We know that nothing short of heroic decisions and actions can awaken us from our moral coma.
Although social responsibility is a basic law in each of the world’s religions and in all ethical and philosophical traditions, we have allowed ourselves to become contaminated by the spirit of selfishness and individualism, which are the principal values, or rather, anti-values of the globally dominant culture.
This culture declares ethics and morals off limits to economic and political activity. It claims that “the business of business is business” and that the concepts of justice and fairness have no place within it. The principles of justice, mercy and compassion are not applicable to economic activities and are deemed to be completely irrelevant.
Unbridled greed and social irresponsibility have thus become the main driving force of the dominant culture. The result is that we have been turned into veritable moral invalids.
This is the reason why wealthy nations have not been able to muster the political will to comply with even the minimal commitment to give 0.7 % of their GDP to help eradicate hunger and poverty from the world.
In order to stop polluting the environment, to stop being the irresponsible predators of nature that we have become, to love all of our brothers and sisters without exemption or exclusion, we urgently need to return to the values that are based on our faith and on our ethical-philosophical traditions.
We have openly rebelled against our mission to act as stewards of creation and have arrogantly declared ourselves its proprietors, arrogating to ourselves the right to squander and abuse the marvels of nature. By being thus unfaithful to our most sacred values and principles, we have also endangered not only the survival of our own species but also the very capacity of the Earth to sustain life.
In spite of all our current difficulties, our Earth is fortunate to have been blessed with the presence of a host of great spiritual prophets, saints and sages, who have offered their values to human society over the millennia. This divine wisdom or faith-based values are embodied in texts such as the Torah, the Bible, the Qu’ran and the Vedas, in the noble teachings of the Buddha, Lao Tzu and Confucius and in the wonderful beliefs and values of the indigenous peoples of all the continents of our Earth. The great spiritual values espoused in these teachings can be seen as constituting the “spiritual assets” of humankind. Today, we have gathered to acknowledge these values and to recommit ourselves to respecting them.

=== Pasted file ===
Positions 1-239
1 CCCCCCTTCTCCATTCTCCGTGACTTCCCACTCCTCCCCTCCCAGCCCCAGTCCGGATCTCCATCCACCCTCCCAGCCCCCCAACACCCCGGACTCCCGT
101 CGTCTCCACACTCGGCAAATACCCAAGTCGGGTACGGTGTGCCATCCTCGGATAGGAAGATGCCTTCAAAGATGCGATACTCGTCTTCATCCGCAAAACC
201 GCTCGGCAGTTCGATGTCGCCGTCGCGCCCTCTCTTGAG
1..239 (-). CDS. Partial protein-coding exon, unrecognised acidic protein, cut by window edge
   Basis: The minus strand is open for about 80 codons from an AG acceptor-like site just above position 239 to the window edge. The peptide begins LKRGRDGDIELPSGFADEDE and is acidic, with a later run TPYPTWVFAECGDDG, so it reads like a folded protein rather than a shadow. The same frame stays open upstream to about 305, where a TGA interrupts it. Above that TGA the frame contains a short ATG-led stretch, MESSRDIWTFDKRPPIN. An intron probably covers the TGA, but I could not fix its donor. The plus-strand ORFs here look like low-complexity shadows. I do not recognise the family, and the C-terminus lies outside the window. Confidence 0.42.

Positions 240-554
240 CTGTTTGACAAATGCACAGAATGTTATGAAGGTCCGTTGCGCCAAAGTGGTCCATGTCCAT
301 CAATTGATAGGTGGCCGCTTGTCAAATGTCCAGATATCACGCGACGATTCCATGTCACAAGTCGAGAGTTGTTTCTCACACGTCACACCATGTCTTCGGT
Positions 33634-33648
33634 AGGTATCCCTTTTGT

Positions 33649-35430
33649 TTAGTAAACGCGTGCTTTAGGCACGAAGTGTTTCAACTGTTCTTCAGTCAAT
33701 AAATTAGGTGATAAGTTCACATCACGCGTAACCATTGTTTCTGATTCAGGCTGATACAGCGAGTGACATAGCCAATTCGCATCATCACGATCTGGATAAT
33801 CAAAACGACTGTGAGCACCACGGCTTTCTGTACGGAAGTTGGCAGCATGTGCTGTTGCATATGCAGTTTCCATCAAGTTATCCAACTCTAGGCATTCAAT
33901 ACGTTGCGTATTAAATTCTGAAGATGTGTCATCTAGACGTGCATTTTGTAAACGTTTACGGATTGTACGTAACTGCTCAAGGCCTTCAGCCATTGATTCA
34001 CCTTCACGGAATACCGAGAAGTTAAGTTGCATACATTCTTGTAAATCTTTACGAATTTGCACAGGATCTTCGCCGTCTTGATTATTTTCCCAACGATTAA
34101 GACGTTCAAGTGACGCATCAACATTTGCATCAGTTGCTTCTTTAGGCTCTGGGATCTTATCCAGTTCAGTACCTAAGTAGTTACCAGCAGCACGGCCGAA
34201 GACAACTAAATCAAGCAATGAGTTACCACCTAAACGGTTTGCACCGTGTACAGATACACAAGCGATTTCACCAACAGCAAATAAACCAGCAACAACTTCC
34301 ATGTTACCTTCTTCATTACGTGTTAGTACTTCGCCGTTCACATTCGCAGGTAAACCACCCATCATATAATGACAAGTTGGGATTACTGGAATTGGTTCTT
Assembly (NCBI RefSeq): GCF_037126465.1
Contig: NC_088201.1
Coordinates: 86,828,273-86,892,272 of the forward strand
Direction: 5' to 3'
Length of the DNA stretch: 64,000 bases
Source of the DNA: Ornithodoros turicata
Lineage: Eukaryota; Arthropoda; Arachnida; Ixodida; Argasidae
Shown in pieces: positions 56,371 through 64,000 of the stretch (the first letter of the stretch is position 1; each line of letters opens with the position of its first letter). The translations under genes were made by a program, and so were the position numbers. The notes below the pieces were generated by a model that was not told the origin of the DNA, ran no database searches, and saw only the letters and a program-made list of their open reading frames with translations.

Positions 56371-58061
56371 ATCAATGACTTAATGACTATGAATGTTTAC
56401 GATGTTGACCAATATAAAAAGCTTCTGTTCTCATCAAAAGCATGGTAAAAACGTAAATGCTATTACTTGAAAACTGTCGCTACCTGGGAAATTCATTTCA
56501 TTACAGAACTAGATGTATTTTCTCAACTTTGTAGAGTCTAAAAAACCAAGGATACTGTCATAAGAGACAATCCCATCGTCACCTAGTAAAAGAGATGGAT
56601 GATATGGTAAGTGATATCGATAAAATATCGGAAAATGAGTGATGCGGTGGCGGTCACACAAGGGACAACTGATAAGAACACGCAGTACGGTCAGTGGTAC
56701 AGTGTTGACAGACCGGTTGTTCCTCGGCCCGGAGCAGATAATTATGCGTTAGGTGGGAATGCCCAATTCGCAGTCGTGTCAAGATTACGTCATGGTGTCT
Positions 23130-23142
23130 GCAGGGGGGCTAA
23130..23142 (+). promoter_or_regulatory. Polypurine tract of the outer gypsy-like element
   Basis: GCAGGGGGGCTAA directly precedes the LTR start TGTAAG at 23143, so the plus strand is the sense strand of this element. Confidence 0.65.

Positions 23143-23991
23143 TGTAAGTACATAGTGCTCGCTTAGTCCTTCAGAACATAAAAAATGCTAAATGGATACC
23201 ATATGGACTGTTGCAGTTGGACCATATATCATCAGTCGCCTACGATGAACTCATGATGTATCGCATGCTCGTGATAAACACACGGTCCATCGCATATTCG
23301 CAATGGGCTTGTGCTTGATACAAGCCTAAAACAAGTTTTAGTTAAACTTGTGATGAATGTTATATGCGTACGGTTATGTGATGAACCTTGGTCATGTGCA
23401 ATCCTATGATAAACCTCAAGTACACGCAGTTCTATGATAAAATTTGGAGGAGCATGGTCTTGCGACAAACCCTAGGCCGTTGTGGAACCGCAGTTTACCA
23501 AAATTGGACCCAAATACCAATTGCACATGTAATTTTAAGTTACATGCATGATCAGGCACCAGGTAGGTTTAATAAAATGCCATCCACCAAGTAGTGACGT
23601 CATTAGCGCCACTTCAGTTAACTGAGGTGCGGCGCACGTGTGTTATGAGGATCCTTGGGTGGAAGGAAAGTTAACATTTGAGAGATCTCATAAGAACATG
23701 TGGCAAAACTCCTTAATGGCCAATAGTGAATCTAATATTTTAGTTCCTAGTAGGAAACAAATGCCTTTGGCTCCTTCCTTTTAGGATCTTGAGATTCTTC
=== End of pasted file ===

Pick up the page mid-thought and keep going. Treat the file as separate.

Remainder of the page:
Without the inclusion of these spiritual assets, not even the best-planned programmes for the eradication of hunger and poverty in the world and for the attainment of peace on Earth can succeed. We need the inner strength—the moral energy and inspiration that we can get from our ethical values—to overcome our selfishness and individualism.
We have these powerful spiritual assets at our disposal. Unfortunately, we have opted to put them aside and decided instead to worship greed and we are now beginning to suffer the consequences of this infidelity to our deepest held beliefs and convictions.
The good thing is that we have an opportunity to integrate these values into the work of the United Nations, which can instill in us the moral strength and conviction that we need to take action that is capable of ensuring the success of our efforts to eradicate poverty, guarantee genuine human security for all, take seriously our commitments to human rights and become faithful stewards of our beleaguered planet.
To cite one example, the High-level Follow-up Conference on Financing for Development, which is to begin shortly in Doha, will be filled with references to improving human life and to the ideals of justice, peace, progress, freedom, cooperation, solidarity, tolerance and preferential treatment for the poor and vulnerable. Of course, these are principles that all beliefs and humanist ethical systems fully share.
I wish to encourage delegations to take advantage of this important Conference to join forces in a way that is consistent with the values that inspired our Universal Declaration of Human Rights, and work together to make meaningful progress towards solutions to the most urgent issues on the agenda of the Doha Conference. The Conference offers us the opportunity to translate these values into action.
In the section of the agenda concerning the mobilization of domestic resources, the outcome document now being negotiated begins with a reference to the need for human beings to be at one and the same time the main beneficiaries of development efforts and active participants in those efforts. It also refers to the need to elaborate appropriate policies in the fields of education, health, employment and social protection that are targeted to the poorest and most vulnerable sectors of the population, including women, children, the elderly and the disabled.